.S.U.! PITI'! P.S.U.!

(above) THE COACHES-- (1 to r) David Hici:)", -.':)'.71£ (_:rodsky (below left) Roger Black, Neal Harris, r:._rrlJ\ Darnast ~.)1 C' Bucket Brigade.

Soccer liarvard Style


The Champ

during the halitirre,because in the second half the canadians carte out fighting.

The ball was at Ira: end rrost of the tizre,ani after several near-miss the Canadians finally scored. The crowd went That didn't stop the Iraqi players, though !

With about; 2 lLLLUU\~ left in the game,Iraq nally got on the scoreboard.After that, the kept ticking away and one else was able to 'Ihe game ended as a 1

It was a. fantastic evening, and everybody joyed the game.

by Danny Grossman Cnerokee 39

In a somewhat shock-

ing upset, David "Spiderman" EvenChick defeated mnnber one seed !1ark Aronson in the first-ever l\.l.gonquin-Brave-Seneca one-on-one tournament.The tournarnentwas great as 25 caqpers participated in this gruelling test of basketball skill.

In the consolation gaMe :'~eil Alexander defeated Jeff Mal tzer to capture third plac.:r:.

The top fC'lur finishers all gained Grand Prix points for the eventual gr3l1d

prize at the end of D1e s~r.

The next event will :)e a similar two-on-t-eo tourl"lru\eI1t,with all' prizes furnished by Aronson r s Sportscards.

Ra..'11 :aoo! Score!

Tnese were just same

of tile many sounds

that were heard when

48 Upper Seniors went

to the Harvard Sta-

dium to see an Olympic Soccer game.The game was between canada and Iraq.

In the first half, the two teams started

out slowly. The ball was at both ends of the pitch but not many. shots were taken .At the end of the half, the score was 0-0.

Canada's coach must have said something inspiring to his team


- -


In Lower Senior camp was led byLei th Nippes, Welt, Mike Gonchar I Dan Katcher, Les Meyers, Schindler,. Chriss DuPree Jordan Juraw, Roger Schwartz, Dave O1odosch, Steve Klln, and Arik Penchina.

winadu faced a tough team in the Upper Senior division as well. The was made up of Michael Leibert, Dan .:"'\xelrod, Alexander, Ari Hai t, and Ben Silvernan.

by John Picker Algonquin 41

On July 29, camp MahKee-Na.c and camp Winadu SlN'imrers met. expecting strong corrpetition from each other. .A suprise came when MKN defeated winadu very easily; 239- 143.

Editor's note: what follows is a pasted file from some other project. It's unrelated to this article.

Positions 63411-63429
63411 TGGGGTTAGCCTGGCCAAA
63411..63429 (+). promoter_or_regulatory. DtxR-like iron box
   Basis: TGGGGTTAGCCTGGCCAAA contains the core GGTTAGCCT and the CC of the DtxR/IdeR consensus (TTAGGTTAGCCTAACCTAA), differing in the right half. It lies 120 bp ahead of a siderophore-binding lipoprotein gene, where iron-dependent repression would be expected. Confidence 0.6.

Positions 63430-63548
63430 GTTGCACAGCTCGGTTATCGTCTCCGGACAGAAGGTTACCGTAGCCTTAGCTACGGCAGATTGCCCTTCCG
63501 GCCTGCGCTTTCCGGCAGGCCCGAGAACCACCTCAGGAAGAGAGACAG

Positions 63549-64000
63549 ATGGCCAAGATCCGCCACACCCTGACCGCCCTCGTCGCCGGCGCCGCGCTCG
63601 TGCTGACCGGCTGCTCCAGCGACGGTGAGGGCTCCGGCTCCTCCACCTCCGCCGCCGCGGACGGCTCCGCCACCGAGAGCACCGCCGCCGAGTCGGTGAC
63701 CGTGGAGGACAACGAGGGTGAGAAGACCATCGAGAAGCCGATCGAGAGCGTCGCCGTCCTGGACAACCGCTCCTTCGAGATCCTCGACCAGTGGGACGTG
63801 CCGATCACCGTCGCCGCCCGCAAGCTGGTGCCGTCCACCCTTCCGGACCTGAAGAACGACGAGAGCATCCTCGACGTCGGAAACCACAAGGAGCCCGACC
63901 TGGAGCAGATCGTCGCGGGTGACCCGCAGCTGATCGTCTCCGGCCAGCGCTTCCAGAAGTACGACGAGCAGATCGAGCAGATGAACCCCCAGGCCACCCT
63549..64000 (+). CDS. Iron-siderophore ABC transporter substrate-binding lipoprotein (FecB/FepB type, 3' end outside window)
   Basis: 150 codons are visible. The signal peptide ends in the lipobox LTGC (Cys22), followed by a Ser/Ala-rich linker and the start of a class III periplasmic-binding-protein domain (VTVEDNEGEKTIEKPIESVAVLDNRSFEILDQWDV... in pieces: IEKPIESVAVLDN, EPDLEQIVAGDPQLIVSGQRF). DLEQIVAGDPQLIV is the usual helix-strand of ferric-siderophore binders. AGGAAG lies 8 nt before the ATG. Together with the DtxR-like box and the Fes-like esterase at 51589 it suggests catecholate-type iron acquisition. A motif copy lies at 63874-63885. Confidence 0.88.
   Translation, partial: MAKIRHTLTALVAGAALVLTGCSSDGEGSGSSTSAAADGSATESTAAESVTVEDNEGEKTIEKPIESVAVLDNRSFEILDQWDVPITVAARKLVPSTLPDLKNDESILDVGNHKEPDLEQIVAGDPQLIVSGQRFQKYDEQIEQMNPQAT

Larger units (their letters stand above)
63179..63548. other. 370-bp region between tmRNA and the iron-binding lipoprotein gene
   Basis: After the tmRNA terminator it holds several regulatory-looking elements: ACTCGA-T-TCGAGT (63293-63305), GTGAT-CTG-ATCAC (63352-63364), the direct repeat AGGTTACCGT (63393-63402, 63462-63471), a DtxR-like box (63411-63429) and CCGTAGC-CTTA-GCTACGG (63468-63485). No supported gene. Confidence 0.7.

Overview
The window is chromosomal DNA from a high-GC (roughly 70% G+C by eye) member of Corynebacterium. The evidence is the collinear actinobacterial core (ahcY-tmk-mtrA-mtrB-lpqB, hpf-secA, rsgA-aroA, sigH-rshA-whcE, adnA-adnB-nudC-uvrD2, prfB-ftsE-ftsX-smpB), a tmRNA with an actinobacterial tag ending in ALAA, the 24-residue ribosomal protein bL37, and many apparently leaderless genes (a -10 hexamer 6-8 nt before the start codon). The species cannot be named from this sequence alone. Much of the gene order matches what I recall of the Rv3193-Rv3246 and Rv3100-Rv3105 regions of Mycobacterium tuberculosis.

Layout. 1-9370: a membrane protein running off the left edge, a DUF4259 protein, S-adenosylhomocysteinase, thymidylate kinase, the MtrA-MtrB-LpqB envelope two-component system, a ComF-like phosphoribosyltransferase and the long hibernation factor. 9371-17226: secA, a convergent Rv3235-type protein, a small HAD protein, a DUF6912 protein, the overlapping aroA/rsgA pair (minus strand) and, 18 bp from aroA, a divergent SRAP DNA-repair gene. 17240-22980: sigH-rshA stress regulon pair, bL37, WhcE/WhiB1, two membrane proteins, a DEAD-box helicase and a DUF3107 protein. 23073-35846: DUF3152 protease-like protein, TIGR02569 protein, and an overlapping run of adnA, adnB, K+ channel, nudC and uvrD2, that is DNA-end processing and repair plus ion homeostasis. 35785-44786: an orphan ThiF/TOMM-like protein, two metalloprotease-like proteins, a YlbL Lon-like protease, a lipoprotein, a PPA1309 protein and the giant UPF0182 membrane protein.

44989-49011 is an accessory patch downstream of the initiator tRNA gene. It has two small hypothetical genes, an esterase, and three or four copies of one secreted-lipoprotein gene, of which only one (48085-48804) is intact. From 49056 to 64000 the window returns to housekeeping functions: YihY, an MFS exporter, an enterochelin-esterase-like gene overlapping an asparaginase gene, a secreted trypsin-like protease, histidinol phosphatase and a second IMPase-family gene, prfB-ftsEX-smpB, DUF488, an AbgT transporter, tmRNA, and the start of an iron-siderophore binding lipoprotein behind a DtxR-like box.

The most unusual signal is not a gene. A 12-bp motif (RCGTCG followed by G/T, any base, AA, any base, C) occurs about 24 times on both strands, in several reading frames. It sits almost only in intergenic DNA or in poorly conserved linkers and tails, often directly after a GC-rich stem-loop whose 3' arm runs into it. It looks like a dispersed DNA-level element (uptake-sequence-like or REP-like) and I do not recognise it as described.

In Junior camp, a tough fight came from Ari Kempler, Brett Weiss, Ilan Kempler, ano. Jon Elias.


Jeff Weiss 37

Going into the Invitational 'Iburnament MahF>!=>--NI'lIr. was the ooderdog

last year's winner, Greylock. The robin tournan:ent of four teams--

n-xee-sac, Lenox, and Greylock ..

Danny Gans had a .first match losing to

, 2-8. Being the DmE~.CK player Gans

, he won his next against Taconic, The head was too for Gans as he fell

his final match to lock, 0-8.

In the same age eli vision, doubles team of Mike

and Scott


first two matches

, topping Taconic

• Lenox by scores of

, and 8-1, re~pecti vel y.

In their tinal match the pair dropped a 'close one to Greylock, 5-8.

In the 13 year old division, the Mah-Kee-

Nac Singles and doubles teams were the highlights of the day--first of all, Jordan Jurrow rose to the occasion and swept the teams of Taconic, (8-5), Lenox (8-3) and Greylock (8-2) to capture the first

place trophy in this division.

Next, in the 13 year old doubles, the fine team of J.P. Borella and Dave Miller also swept Lenox ( 8-4) , Taconic (8-1) and Greylock (8-1 ) to win the first

place trophy in their division.

The fiMe showing of

the Mah-Kee-Nac ream was enough to capture the team trophy and make them tournament champions, taking the crown from last year'~ winner, Carrp Greylock, by only one point.

The tennis staff of 184 is one of the finest ever assembled at Mah-Kee-Nac. OUr boys have won trophies at every event they have participated in this year, and a good reason for their success is our staff.

We have two certified tennis professionals to lead the junior and senior camp programs, and a staff of college graduates and Wimble0Dn players. We have also brought in a rose arrong the thorns, Mary D:Jnnelon, who comes from Xavier Uhiversity in Cinc~~ati.

1 I
9 S
4 S
N F (seated 1 to r) Denn~S LattiIyore, 'Ibm Alexande~, Kevin ~-1cClaD1on, Frosty Perry, Larry Kern. (st.andtnq) ]I..TIne Bradshaw f (TeI".11lS Director) I Joel Balogun, Stan Ba1l, Jeff Bailey, !Viark Haynes, Mary D:Jnnelon, Mark Stanton John Guisbond . M:>rgan Phillips, Jeff I>Jeiss, Trey Baldwin. "

8th year as player. uni versi ty of Southern Mississippi. Wants to pursue a career as a teacher in Florida, New York or Texas. 2nd year at MKN.

Jeff Weiss------~Age 19, from Vacaville california: 2nd year as tennis in- ' structor, 6th year as player. 'Soo.them I'llinois Vniversity. MKN rookie.

Trey. Baldwin-----Age 26, from Tampa, Florlda; 2nd year as tennis instructor, 16th as player. Florida State university. MKN rookie.